The strange game Merkel’s Germany did decisively contributed to this rebranding of Putin as a leader the West can do business with. Obama helped to strengthen this mistake, as he did with the Arab spring. Germany brought back the blamable Russia at the table out of ignorance or out of complicity? Difficult to say this with precision now. But it is sure that the economic downfall of Russia under the Western sanctions meant the lost of a huge market for the German industry, a branch selling in Russia merchandise of some tens of billions in Putin’s homeland. This would have been a way too powerful strike after Germany managed to pass through the Caudian Forks of the economic crisis. German companies pressured the politicians to do something. Moscow met their interest with the plan. Great minds think alike.

Following this immense crisis of the refugees, of Russia’s come back as an important actor, of recognizing the fact that Syria cannot be settled without those which controlled it in the las 50 years, we have the following conclusions:
·    Russia leaves the embarrassing position after the annexation of Crimea, becomes de nouveau a political and military actor, a partner for words and deeds
·    The Ukraine crisis, judged by the Europeans “most serious situation after the end of the Cold war” falls to a secondary tier
·    Yesterday humiliated and ashamed, Russia comes back with troops, planes and heavy weaponry in the Middle East, in a round of applause of the Syrian and Iranian regimes. Anyone can figure the long term consequences.
·    From the position of the smallest doll in the matrioska system – Stalin being the biggest – Putin reappears as essential for peace
·    The same Putin says, riotous, as nobody did since the end of the Cold War,  in a CBS interview, that the territory of the former USSR is a territory of Russia’s influence and control. The lost of the Baltic States was the sharp pain which led to the violent reaction in Georgia, Ukraine and the Republic of Moldova. Former USSR states do not have the liberty to chose their own path, they are condemned to remain into the Russian sphere of influence, under the permanent threat of a military intervention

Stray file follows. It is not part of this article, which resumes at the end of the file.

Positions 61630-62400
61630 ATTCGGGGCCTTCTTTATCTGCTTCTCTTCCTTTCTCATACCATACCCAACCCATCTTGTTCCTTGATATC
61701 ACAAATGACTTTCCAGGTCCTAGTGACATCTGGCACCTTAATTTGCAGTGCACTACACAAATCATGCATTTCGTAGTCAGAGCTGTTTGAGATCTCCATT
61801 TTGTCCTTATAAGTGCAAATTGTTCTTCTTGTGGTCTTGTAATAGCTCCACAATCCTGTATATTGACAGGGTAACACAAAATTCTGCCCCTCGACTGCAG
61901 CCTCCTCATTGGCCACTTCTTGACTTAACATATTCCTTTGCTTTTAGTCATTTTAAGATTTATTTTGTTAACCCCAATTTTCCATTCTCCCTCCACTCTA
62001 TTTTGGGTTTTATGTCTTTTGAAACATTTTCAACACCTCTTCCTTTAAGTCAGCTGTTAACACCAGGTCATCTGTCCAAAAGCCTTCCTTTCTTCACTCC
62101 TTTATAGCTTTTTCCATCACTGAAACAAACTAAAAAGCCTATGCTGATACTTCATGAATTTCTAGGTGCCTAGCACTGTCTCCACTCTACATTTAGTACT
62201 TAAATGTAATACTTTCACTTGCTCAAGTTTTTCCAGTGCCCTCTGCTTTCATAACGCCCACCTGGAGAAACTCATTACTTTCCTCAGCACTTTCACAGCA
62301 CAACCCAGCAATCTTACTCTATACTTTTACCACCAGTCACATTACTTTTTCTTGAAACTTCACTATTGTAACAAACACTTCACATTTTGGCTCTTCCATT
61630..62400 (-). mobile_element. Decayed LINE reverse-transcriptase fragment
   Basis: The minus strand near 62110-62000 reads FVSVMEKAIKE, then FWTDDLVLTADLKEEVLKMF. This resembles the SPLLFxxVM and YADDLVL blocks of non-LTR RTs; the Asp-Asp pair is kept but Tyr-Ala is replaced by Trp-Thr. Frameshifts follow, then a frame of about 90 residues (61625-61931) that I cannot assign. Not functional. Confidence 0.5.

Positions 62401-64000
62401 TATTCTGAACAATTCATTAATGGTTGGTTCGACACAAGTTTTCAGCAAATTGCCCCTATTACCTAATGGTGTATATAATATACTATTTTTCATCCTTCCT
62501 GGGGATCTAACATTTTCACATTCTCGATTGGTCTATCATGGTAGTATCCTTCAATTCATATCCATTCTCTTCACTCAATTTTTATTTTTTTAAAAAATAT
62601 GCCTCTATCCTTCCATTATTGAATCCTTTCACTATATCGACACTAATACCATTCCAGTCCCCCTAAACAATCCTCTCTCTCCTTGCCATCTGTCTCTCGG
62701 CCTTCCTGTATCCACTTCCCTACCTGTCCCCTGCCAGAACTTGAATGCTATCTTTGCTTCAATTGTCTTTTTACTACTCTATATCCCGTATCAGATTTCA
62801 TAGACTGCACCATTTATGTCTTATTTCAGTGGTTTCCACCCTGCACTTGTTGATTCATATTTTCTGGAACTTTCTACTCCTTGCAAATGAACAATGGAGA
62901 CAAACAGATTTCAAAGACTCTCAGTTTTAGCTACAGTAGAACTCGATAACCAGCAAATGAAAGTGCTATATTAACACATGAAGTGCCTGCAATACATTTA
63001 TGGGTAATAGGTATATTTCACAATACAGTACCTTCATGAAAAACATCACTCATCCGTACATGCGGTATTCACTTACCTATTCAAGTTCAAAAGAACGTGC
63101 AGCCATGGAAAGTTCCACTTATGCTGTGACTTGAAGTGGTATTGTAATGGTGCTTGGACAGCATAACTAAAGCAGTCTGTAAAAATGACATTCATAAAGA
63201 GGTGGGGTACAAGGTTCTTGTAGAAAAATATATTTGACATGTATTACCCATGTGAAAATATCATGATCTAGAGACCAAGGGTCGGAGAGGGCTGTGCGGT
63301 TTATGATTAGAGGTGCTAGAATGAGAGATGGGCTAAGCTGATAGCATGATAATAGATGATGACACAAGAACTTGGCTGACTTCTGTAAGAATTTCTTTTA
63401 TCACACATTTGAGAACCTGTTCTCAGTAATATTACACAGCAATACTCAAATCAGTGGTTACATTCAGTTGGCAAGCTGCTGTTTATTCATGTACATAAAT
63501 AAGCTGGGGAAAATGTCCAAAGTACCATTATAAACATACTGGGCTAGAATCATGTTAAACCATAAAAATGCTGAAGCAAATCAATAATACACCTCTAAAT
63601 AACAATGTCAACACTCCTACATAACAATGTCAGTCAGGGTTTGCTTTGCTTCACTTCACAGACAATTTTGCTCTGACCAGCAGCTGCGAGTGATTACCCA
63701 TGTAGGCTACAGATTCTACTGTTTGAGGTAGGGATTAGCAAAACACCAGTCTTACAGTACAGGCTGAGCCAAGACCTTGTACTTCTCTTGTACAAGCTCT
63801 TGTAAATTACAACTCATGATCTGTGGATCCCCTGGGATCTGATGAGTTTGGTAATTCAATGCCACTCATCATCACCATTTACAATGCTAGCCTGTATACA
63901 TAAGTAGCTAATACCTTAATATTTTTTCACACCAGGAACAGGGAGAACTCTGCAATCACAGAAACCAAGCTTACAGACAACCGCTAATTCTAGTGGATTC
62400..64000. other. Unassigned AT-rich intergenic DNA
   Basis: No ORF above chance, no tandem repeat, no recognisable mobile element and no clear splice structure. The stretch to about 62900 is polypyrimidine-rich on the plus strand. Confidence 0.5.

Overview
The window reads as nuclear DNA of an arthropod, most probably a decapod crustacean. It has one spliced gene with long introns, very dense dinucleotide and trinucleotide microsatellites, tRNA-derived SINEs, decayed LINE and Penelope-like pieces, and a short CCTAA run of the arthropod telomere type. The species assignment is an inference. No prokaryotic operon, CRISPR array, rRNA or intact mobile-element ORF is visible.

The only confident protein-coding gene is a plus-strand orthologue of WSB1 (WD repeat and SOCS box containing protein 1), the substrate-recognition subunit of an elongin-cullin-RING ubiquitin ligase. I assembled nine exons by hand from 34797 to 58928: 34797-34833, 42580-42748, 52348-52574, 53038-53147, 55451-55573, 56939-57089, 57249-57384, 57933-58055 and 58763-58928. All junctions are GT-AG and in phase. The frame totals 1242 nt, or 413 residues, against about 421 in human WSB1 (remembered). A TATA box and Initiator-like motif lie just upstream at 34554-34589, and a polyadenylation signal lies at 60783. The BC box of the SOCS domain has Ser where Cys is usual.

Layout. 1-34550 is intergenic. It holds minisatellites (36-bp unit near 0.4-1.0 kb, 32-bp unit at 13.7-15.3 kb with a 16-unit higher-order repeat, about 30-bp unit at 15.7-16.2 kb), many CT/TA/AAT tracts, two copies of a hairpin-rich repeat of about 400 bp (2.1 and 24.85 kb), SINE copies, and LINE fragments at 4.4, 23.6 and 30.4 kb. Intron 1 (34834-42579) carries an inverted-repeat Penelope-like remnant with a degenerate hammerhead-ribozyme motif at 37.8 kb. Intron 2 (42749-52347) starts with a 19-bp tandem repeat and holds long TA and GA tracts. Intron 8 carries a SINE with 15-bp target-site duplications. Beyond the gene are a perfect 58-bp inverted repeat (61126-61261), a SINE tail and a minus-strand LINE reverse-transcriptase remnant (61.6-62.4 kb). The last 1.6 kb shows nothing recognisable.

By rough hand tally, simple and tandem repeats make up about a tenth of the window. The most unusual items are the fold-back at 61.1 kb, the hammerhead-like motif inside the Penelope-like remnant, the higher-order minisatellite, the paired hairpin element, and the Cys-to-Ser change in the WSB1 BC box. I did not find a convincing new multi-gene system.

·    With the simultaneous participation of the two open military conflicts – Urkaine and Syria – whti the launching of missiles from the Caspian Sea right into the Middle East, Russia becomes again USSR, as it was during the Cold War.
·    Did I say Cold War? Well, on the 25th anniversary of its end, the Cold War is alive again. We all must be aware of this.

Radu Tudor is a Romanian defense analyst for TV station Antena 3 and Jane’s Defence Weekly Correspondent in Romania


  1. Back to square one, I agree. Still, Putin is no Stalin as proven by his rushed intervention in the Middle Eastern maze. Stalin would have waited to be asked on bended knee before firing one shot, would have had Obama fly to Malta (orany other fated island) with Cameron in tow and the duo Merkel-Hollande swimming their way to the meeting before giving his consent to a possible joint venture. I’m no specialist, of course, and the situation is ghastly wherever from you look at it but it all feels like an attempt at extortion on behalf of Russia and I don’t know if the injection of money and ressources Putin tries to get from the allies can balance the huge deficit brought by his fighting on two fronts. As for restoring Russia’s prestige it’s a no go. Nobody loves a blackmailer nor admires a paid thug. I think it’s time for Russia to bring in another Gorby if they want to siphon money and love from their counterpart.
    That said I enjoyed your analysis, your clarity of vision is much needed in these confused times.

    • RT: “The statement of chancellor Merkel that Germany was able to receive a million refugees – and not being able to be up to his self assumed job – droved mad some European states transited by the refugees.”

      Poate ca Merkel lucreaza sub influenta unor bauturi sau dosare aflate pe undeva. Poate in Rusia, poate in alta parte…